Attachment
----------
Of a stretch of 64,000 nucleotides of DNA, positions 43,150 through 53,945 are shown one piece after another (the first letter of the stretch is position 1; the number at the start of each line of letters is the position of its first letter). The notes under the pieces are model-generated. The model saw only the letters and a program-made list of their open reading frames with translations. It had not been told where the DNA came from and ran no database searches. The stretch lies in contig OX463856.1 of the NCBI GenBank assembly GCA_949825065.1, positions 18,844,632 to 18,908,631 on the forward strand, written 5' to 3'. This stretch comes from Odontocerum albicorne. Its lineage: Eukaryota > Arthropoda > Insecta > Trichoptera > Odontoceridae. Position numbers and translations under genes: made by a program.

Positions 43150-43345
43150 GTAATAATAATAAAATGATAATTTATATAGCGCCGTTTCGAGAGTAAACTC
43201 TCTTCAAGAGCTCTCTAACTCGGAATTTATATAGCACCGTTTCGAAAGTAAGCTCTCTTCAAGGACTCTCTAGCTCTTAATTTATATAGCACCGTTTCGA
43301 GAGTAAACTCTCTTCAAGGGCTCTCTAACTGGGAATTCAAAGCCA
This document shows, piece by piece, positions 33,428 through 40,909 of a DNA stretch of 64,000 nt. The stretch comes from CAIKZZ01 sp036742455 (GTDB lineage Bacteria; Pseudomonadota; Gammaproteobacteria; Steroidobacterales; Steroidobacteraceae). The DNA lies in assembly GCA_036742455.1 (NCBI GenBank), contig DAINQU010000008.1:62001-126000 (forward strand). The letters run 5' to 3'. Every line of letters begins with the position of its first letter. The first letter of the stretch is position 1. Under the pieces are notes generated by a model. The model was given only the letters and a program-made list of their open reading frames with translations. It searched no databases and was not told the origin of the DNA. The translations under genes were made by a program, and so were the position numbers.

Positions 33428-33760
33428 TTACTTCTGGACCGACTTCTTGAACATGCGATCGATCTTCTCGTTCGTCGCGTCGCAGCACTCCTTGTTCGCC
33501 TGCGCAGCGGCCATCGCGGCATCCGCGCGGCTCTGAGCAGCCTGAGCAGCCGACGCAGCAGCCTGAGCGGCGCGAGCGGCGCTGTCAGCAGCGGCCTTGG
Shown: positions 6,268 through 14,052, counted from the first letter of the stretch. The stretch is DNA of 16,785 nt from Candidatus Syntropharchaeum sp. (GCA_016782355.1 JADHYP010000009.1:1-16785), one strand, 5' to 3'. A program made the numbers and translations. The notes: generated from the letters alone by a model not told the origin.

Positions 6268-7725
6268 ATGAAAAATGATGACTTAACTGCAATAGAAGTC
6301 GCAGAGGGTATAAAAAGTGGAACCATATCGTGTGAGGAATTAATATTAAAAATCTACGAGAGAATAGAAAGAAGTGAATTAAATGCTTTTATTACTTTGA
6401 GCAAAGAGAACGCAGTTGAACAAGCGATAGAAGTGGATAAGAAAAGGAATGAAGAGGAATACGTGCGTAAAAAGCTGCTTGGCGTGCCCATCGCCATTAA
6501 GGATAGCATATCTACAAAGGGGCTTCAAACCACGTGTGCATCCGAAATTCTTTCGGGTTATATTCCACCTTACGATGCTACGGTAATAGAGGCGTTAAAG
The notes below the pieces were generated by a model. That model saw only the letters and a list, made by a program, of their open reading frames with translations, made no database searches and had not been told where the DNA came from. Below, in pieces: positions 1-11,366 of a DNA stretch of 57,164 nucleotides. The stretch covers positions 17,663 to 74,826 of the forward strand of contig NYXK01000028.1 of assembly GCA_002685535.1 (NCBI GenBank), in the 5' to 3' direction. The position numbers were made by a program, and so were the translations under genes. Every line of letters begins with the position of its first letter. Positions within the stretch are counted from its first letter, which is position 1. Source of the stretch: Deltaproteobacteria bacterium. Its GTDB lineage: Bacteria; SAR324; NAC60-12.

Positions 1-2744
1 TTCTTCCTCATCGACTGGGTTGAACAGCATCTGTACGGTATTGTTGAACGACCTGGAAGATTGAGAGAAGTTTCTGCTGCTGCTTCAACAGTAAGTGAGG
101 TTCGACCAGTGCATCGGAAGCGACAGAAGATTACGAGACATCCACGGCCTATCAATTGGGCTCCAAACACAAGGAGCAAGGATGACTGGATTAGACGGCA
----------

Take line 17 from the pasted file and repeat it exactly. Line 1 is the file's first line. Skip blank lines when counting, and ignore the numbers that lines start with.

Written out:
Positions 1-2744